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Showing 1-10 of 1,608 reviews(Verified Purchases). See all 1,768 reviews
on June 17, 2010
This is a worthwhile upgrade for me. I debated whether to do it or not and what version to get. I finally decided on the Home and Student version. I was pleased to see the price actually drop upon shipping. For me the main deal was OneNote 2010 which allows me to print directly into OneNote. In December I bought a new laptop and it has Win7 Pro 64bit. I was very disappointed to find that OneNote 2007 did not include a driver to print directly into it. While MS did provide a work around this much better.

One word of caution when you are installing. My MS Office install is a bit of a collection. I'm using stand alone versions of Outlook and Publisher (both 2007) and Access (2003). I had decided to leave these as is. Upon installing 2010 I was presented with two buttons: "Upgrade" and "Customize". I picked curtain 1 (upgrade). My bad! The install then proceeded to remove Outlook, Publisher and Access. Since the program I was installing did not include these products I think it's pretty bogus for the install process to remove them. I don't know if the "Customize" button would have allowed them to stay. I reinstalled the 3 programs and everything was fine, but I should not have had to waste time doing this.
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on July 25, 2013
I thought that it was important to let consumers know that this version does work with Windows 8. When I was looking to buy it no where did it state that it would work on Window 8. I hope this information can be helpful to someone else.
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on January 24, 2015
Hey, what can you say. Its a version of office. The only reason why I bought is that I do not like the new MicroSoft Office offering method

Soap box: Pay $100 for a yearly license to use office vs less by buying office license for life aka 2010?. Yes the benefits are you get the latest version and changes automatically, but the value per year? Pay $250 and use it for 5 years (Life of my PC) that is $50/year. I am not into relearning the new layouts because some TBD person feels that a change is needed. I am a creature of habit when it comes to manipulating the data. I know where all the buttons are. I do not need to rediscover this at every release of office.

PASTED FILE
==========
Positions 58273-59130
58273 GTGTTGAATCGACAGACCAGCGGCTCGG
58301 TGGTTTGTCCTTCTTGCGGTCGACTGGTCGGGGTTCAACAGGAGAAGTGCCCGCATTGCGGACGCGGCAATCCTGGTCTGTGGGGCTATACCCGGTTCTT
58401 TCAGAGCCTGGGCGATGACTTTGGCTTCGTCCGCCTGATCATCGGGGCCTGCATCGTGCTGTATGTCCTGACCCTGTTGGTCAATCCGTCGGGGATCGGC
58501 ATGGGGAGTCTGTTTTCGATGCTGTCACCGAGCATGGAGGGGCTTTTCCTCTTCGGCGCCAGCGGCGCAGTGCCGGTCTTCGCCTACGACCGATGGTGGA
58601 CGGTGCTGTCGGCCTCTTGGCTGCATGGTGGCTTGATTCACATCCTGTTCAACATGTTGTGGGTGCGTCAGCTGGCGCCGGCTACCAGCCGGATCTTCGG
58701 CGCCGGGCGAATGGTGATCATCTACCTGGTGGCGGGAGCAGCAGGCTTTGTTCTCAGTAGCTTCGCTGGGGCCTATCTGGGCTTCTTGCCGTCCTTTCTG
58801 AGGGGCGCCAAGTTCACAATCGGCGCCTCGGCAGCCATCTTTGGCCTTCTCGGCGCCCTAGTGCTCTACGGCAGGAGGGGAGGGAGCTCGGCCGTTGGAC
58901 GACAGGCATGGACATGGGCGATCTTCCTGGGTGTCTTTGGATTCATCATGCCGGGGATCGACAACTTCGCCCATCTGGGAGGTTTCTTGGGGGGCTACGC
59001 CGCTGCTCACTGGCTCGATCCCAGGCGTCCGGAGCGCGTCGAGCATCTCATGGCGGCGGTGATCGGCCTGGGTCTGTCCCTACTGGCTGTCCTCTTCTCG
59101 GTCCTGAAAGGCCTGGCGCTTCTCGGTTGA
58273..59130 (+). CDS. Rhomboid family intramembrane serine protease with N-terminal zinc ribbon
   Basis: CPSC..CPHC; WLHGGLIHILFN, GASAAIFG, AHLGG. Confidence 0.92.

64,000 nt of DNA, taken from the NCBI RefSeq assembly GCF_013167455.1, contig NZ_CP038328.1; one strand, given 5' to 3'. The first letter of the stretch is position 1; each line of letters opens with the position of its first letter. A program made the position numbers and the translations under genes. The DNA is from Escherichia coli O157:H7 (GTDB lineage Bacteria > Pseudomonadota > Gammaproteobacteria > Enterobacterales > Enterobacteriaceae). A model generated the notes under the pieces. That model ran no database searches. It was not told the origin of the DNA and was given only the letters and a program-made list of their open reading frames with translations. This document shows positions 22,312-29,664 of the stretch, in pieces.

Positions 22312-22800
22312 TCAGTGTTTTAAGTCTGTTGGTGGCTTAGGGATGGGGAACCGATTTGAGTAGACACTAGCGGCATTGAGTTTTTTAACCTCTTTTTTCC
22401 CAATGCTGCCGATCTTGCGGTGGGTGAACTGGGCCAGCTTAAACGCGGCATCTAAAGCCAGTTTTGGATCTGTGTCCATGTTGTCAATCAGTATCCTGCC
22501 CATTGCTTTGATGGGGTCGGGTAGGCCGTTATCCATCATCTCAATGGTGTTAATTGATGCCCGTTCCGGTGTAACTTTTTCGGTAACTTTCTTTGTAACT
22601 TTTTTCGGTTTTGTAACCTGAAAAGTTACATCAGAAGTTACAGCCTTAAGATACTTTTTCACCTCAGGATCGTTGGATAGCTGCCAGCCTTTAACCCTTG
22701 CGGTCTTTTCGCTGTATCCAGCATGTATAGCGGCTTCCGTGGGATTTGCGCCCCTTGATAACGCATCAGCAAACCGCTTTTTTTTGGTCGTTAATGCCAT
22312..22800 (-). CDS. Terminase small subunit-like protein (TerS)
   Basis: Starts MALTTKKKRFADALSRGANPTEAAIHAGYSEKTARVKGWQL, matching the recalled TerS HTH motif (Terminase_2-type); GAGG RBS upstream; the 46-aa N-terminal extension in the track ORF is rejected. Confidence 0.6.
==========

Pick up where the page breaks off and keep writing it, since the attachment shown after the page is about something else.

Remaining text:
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on May 3, 2015
American Baseball has a motto: “3 strikes and out”. Discount Capital, TechOutfitter, and JoeJohn79… all have the same swindle! I bought one Office 10 Pro and two Office home & Student from the above. The individual programs of the suites only uploaded trial versions. I did the steps correctly. I uploaded the shared programs, tools etc. along with the office programs. The different links in ‘help’ did not navigate. The products were auto activated with uploads but only as trial with a 30-day trial period. I doubt it: perhaps at the end of the trial one could enter the product key and then call when it comes back denied. I am not going to wait 30 days while each time I open a program and window’s alert box pops up asking for permission to load. Jeez. I wonder what kind of screening of providers Amazon does do. Three for three scams, jeez! And, to mention the time and effort packaging the returns and trips to the USP store. I am very much grateful for Amazon’s return protocol, for sure.
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on December 28, 2014
Purchased a "New in Retail package" disc version for 3 PCs and it arrived sealed and looked new. Successfully installed on one PC and it automatically activated online with the supplied activation key code, however for my other 2 PCs I had to use the automated phone activation system which involves talking to a voice recognition automated assistant that requires reading off a very long sequence of 6-digit number blocks, a process that takes just a minute or two if you speak clearly or use your phone pad. I don't know if having to manually activate the last two means that this new in package actually may have been used somewhere and previous installs were not deactivated, however, I am just happy that it worked and now I have a decent office suite that can be used for home and work. A good value over time compared to succumbing to the new monthly fee models, even though it feels like a big sum to pay at once. Hope to use it for several years and can' t imagine what I would need from any of the newer office versions any time soon. Tried the free suites out there but got tired of dealing with minor differences that slowed my work down. Microsoft is still the best after all these years.
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on June 26, 2012
I built a new computer and upgraded from XP to Windows 7, so while I was at it, I upgraded to this version of Office, mostly because Microsoft no longer supports 2000.

Pros: Can legally be used on 3 computers, so I have it on my desktop and laptop. Word and Excel are greatly improved, with some neat features, options and addons that 2000 doesn't have. The product seems stable and I have had no operational problems with it.